Reams of paper and billions of bytes have been spent on the need to hire only top grade people. For those of us who are "cursed" to work with the average joe in the workplace, this means that our businesses and goals are doomed to the dustbin. Not so. My premise is that extraordinary organizations are built by tapping into the energies and will of the average joe in the workplace. Call it the Least Common Denominator theory of performance. If your organization has to grow it will have to figure out how to deploy average employees productively. Yes, if you are in a start-up mode, you need top grade people. But keep in mind that star performers are already gainfully employed elsewhere. As a business with meager resources and no track record, you cannot bring in a star performer at the same level because no star performer will sign-up to do a similar job with higher risk. Secondly, even if someone does come on board, since this is a new job in a new company, there is no guarantee he or she will deliver as per your expectations. It appears that you are caught in a rock and hard place isn't it? It seems that in order for you to succeed, you need a fair amount of luck so you will find the right star performer at the right time or that the industry you are in will take off and you can hang on for the ride with your team of average employees.
I struggled a lot with this dilemma for the past 1 year. I kept moaning about the quality of the people I was given to make the turnaround happen. But the truth has a way of sneaking from behind and biting you in the butt. As the year drew to a close, I realized that at the end of day, as the leader, I am responsible to make the company work. Now I can leave this critical element of the success formula to luck or I can do something about this. That something is what I call the LCD theory of Performance.
This whole model of hire great people reminds me of the Nature vs. Nurture debate. Just as Nature proponents argue that our genetic makeup defines us to a great extent, the Great People theory argues that the company is defined by the quality of its hires. I do not agree with such a stark and strong assertion. Yes, the quality of hires is important, but it is not the only determinant of company success. I believe that all of us hold an acorn of greatness within us. Some of us who are able to grow this acorn without any support from outside are called stars. The others, who are waiting for the right gardener to come along and nurture this seed are called average. How valid is this? If every seed needs to be self-starter, then there will never be a forest to shelter us or to delight us. A leader’s primary job is to provide that nurturing environment and support conditions that will enable the weaker acorns to flower and grow into mighty oaks. In one of my earlier posts, I held that good performance, like good taste is more acquired than innate. In order to instill this habit of good performance, we average folks need a role model, we need a roadmap. A good leader knows what kind of road map each of require and provides us exactly that. In order to figure this out, a good leader needs to go back to the basics. In other words, the leader needs to have a leadership and success model that does not require heroes or supermen to work. He needs a model that assumes majority of us are quite average. A model that can deliver extraordinary results with ordinary people. A model that is based on the Least Common Denominator of Performance: Intensity.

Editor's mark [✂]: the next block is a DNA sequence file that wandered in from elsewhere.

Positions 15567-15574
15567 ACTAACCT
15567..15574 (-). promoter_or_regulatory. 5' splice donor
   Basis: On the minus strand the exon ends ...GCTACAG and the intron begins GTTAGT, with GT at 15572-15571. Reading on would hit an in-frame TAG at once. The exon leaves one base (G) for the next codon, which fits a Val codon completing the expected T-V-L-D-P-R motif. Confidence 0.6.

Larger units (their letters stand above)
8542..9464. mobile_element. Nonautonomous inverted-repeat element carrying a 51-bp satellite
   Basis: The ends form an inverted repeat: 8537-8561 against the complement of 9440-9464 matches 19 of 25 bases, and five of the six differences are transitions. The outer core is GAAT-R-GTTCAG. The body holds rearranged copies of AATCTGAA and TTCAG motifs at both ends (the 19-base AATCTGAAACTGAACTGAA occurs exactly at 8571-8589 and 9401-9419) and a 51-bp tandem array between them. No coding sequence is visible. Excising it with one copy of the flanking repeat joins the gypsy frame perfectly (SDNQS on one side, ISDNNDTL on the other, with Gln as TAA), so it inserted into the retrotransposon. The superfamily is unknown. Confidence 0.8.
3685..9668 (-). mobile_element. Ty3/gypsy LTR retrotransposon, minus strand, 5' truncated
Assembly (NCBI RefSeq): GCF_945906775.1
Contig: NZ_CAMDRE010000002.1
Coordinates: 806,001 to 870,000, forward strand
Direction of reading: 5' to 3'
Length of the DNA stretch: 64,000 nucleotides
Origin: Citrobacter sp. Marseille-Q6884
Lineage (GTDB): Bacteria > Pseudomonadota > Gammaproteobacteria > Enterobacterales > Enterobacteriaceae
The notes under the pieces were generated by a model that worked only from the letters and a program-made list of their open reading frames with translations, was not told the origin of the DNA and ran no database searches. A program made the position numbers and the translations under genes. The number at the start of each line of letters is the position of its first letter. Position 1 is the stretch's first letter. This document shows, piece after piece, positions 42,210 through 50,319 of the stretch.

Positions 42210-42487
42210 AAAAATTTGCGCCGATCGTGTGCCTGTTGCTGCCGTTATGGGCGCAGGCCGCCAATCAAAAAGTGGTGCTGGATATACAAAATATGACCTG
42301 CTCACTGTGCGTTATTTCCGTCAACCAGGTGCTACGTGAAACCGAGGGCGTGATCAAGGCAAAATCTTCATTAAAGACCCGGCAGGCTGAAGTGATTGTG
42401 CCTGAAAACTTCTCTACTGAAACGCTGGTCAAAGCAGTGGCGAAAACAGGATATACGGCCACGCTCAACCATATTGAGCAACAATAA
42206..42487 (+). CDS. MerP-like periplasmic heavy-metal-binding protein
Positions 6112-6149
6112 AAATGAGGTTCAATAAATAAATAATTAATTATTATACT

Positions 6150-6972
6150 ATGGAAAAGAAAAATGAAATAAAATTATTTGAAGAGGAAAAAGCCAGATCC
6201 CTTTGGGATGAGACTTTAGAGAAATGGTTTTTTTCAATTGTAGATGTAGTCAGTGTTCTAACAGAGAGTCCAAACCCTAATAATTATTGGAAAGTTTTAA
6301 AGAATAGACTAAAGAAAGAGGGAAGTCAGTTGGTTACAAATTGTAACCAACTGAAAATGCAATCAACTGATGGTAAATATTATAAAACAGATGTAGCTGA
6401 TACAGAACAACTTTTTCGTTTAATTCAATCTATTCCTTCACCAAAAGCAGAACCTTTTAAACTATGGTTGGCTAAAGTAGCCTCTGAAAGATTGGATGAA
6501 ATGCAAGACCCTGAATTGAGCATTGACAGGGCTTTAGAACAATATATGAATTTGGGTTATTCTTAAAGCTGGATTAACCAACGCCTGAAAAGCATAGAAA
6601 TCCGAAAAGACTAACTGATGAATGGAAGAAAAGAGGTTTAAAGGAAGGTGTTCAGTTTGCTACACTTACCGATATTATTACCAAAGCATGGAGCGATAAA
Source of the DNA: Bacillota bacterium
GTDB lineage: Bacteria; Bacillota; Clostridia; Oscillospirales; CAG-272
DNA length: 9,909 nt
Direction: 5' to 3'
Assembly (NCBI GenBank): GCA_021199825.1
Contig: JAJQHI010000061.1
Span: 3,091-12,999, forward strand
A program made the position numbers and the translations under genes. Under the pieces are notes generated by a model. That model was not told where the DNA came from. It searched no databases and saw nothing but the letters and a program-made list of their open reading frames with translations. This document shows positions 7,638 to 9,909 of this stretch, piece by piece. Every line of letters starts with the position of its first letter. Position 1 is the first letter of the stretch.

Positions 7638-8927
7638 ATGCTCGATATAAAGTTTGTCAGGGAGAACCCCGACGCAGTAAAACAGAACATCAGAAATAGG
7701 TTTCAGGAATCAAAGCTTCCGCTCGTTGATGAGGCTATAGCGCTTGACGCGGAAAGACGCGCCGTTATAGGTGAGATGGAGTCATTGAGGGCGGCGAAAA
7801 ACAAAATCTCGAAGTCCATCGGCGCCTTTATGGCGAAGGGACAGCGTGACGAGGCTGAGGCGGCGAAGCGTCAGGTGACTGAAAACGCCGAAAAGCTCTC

LCD theory of performance starts with the assumption that leaders do not leave finding the right people to chance. If you do not have the right team and you cannot afford to hire the star performers, you have to create the right environment and support systems that even an average joe can plug-in and feel engaged very quickly. I believe that as a leader, one of your primary responsibilities is to build a road as your company crosses the jungle. You should not just finesse your way through and leave no trial for your team to follow. You have to build a company which has systems that can show the teams what it takes to succeed. A company that equips the employees with the necessary tools to succeed. A company that can build a replicable and teachable system for success. A company that taps into the hidden wells of intensity and passion that is present in us all. A company that identifies, nurtures and grows those little acorns of excellence hiding in us all. A system based on least common denominator theory of performance. LCD theory of performance is that if your company cannot build a success model that can tap into the intensity and passion of the average joe out there, you do not have a prayer. Sure, you might fly high for sometime with star performers, but sooner than later, along will come some dude who will have you for breakfast. Why so? Because the majority of the people out there are average people with their little dreams and little lives. Any model of work, performance or success that excludes them is bound to fail in the medium to long term. Being average does not mean being mediocre. Yes, you still have to let go people for non performance. Where the system should come is in identifying and releasing people whose intensity and passion does not align with your industry or function. The job of the leader to create such a system not to moan about how difficult it is to find great people.